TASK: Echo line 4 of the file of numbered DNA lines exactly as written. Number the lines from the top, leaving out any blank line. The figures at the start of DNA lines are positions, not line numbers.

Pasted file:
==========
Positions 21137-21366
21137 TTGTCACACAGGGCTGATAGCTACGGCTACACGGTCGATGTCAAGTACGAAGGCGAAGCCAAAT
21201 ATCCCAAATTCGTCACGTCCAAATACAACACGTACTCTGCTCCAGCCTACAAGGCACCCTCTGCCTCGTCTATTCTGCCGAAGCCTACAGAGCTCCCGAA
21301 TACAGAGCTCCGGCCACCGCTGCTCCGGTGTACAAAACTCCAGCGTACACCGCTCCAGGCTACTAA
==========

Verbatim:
21301 TACAGAGCTCCGGCCACCGCTGCTCCGGTGTACAAAACTCCAGCGTACACCGCTCCAGGCTACTAA